Maybe the best way to summarize the main message of this post is this:
There have been no weather events observed to date – including Hurricane Irene — which can be reasonably claimed to be outside the realm of natural climate variability.
Now, you can believe – as Al Gore claims – that the present warm period we are experiencing has caused more hurricanes, more tornadoes, too much rain, too little rain, too much snow, too little snow, etc., but those are matters of faith, not of observable scientific reality.
Until a month or so ago, we were near record lows in global tropical cyclone activity, after a precipitous 6-year drop following the most recent 2005 peak in activity (click for full size version):
From what I can tell at Ryan Maue’s website, it sounds like global activity is now back up and running about normal.
Also, we have not had a Cat 3 or stronger hurricane make landfall in the U.S. in almost 6 years now, which is the longest ‘drought’ for U.S. landfalling major hurricanes on record.
There is even published evidence that the 1970s and 1980s might have experienced the lowest levels of hurricane activity in 270 years (Nyberg et al. 2007 Nature 447: 698-702), and that the 20th Century (a period of warming) experienced less hurricane activity than in previous centuries (Chenoweth and Divine 2008 Geochemistry, Geophysics, Geosystems).
Claims that warming “should” or “will” cause more hurricanes are based upon theory, that’s all. What I have listed are based upon historical events, which suggest (if anything) periods of warmth might also be periods of fewer hurricanes, not more.
24 Hours of Denying Reality
On September 14, Al Gore will host a “global” event called 24 Hours of Reality, which is part of his Climate Reality Project. As the website states:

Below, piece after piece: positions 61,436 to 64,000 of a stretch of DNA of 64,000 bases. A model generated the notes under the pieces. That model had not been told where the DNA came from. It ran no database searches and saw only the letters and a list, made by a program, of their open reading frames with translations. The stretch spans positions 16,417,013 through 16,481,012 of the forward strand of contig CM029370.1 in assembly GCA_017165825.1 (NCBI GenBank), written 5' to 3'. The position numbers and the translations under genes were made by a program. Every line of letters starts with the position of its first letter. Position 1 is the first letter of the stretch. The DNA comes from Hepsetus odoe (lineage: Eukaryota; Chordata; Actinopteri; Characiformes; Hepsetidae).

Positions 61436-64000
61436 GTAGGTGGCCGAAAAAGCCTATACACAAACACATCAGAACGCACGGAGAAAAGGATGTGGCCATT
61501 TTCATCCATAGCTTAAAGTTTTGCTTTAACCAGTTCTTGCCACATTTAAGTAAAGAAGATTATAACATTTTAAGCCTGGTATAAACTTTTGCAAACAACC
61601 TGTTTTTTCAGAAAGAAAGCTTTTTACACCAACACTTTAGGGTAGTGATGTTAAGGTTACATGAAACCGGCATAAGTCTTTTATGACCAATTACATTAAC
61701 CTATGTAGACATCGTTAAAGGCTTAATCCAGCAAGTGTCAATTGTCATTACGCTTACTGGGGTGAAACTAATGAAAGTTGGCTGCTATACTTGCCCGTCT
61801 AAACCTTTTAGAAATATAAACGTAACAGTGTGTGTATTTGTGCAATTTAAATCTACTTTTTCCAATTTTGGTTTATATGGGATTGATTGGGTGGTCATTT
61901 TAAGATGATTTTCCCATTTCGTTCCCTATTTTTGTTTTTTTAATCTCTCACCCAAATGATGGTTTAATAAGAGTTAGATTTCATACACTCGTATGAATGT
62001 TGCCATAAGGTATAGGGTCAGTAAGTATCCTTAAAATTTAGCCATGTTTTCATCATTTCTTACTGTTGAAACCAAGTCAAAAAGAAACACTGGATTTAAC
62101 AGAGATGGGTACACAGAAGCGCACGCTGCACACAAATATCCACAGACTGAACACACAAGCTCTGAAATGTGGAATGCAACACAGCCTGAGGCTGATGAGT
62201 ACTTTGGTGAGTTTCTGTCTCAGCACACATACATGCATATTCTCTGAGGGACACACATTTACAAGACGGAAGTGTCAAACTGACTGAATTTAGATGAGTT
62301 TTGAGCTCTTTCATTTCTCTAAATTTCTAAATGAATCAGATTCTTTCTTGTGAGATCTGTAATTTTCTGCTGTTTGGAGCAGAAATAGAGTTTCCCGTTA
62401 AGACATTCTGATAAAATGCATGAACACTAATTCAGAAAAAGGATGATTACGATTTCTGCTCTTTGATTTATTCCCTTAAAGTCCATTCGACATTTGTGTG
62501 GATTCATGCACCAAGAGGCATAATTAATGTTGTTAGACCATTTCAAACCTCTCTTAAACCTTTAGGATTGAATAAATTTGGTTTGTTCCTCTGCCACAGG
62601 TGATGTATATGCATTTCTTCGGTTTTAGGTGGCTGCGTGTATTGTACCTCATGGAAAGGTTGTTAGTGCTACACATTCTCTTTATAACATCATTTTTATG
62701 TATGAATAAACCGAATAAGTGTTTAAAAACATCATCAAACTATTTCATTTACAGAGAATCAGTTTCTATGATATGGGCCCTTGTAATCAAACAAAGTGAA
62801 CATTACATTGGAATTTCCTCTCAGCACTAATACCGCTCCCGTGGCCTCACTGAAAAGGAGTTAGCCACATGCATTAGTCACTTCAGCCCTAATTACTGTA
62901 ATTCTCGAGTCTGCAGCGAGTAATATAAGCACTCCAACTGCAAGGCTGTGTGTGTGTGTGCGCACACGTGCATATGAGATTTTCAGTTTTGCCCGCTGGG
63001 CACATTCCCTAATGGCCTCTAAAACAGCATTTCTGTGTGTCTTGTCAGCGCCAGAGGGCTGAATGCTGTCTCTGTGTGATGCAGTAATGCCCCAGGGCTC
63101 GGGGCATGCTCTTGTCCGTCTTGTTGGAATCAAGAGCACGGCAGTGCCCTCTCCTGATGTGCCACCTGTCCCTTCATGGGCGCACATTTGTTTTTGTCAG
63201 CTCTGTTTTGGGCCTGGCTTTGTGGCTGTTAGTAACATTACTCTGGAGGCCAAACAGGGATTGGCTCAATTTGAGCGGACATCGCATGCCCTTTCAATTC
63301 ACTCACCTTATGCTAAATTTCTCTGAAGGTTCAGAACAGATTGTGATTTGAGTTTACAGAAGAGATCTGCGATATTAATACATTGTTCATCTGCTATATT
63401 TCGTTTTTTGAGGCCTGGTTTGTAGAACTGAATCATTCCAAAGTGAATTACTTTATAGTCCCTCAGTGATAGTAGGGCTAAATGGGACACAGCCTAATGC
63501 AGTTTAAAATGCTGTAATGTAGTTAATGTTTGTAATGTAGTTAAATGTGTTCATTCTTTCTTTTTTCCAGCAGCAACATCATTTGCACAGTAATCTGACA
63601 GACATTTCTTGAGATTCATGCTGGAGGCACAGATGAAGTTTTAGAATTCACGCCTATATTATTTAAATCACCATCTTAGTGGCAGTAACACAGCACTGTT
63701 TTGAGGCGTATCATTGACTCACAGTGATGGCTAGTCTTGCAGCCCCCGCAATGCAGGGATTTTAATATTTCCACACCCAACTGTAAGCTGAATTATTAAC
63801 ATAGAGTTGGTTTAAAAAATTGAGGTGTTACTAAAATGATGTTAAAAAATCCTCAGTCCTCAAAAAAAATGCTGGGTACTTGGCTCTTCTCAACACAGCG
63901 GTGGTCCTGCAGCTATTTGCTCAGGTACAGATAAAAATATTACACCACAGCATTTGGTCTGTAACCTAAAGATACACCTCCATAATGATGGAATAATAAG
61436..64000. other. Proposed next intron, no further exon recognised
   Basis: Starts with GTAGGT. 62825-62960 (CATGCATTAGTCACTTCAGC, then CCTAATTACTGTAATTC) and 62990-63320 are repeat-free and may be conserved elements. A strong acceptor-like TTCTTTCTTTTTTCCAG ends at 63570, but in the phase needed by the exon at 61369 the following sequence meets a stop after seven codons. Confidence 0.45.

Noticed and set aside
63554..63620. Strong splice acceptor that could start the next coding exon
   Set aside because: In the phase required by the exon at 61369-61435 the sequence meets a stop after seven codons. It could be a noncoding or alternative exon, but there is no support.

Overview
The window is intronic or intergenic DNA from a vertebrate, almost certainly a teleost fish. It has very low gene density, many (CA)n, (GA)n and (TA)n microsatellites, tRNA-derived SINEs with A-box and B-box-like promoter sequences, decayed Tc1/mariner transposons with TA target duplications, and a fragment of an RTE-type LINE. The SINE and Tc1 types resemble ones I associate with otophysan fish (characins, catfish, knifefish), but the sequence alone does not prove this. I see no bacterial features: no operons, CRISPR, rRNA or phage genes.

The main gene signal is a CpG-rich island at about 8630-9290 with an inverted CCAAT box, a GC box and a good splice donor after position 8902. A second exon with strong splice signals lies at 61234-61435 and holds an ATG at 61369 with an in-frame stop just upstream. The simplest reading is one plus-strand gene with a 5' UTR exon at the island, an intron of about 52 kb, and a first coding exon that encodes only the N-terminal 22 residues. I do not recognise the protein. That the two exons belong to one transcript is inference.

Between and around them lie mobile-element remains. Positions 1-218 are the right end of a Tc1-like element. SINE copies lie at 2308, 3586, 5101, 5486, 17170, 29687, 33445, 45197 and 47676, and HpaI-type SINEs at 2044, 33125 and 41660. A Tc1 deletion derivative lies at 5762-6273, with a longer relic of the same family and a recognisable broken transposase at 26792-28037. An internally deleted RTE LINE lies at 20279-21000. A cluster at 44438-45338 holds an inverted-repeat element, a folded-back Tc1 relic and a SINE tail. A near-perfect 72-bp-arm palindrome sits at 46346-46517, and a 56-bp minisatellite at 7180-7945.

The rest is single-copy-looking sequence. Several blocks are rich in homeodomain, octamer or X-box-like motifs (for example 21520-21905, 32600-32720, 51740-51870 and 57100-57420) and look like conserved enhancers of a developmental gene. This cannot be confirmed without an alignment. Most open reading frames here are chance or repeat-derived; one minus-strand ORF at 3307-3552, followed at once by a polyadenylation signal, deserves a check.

“24 Hours of Reality will focus the world’s attention on the full truth, scope, scale and impact of the climate crisis. To remove the doubt. Reveal the deniers. And catalyze urgency around an issue that affects every one of us.”
From what I have been hearing, Mr. Gore will be emphasizing record weather events as proof of anthropogenic global warming. What most people don’t realize is that you can have a 100 year weather record event every year, if they are in different places.
Besides, as a meteorologist I must question the whole idea of 100-year event. Since even the longest weather station datasets only go back about 100 years, it is questionable whether we can even say what constitutes a 100-year event.
I especially dislike Gore’s and others’ use of the pejorative “denier”. Even some climate scientists who should know better have started using the term.
What exactly does Mr. Gore think we “deny”? Do we deny climate? No, we were studying climate since before he could spell the word.
So what do we deny, if anything? Well, what *I* deny is that we can say with any level of certainty how much of our recent warmth is due to humanity’s greenhouse gas emissions versus natural climate variability.
No one pays me to say this. It’s the most obvious scientific conclusion based upon the evidence. When the IPCC talks about the high “probability” that warming in the last 50 years is mostly manmade, they are talking about their level of faith. Statistical probabilities do not apply to one-of-a-kind, theoretically-expected events.
I could have done better in my career if I played along with the IPCC global warming talking points, which would have led to more funded contracts and more publications.
It is much easier to get published if you include phrases like, “…this suggests anthropogenic global warming could be worse than previously thought” in your study.
In contrast, Mr. Gore has made hundreds of millions of dollars by preaching his message of a “climate crisis”.
I would say that it is Mr. Gore who is the “climate denier”, since he denies the role of nature in climate variability. He instead chooses to use theory as his “reality”.
What I worry about is what will happen if we get another Hurricane Andrew (1992) which hit Miami as a Cat 5, or Camille in 1969, also a Cat 5. The reporters will probably have heart attacks.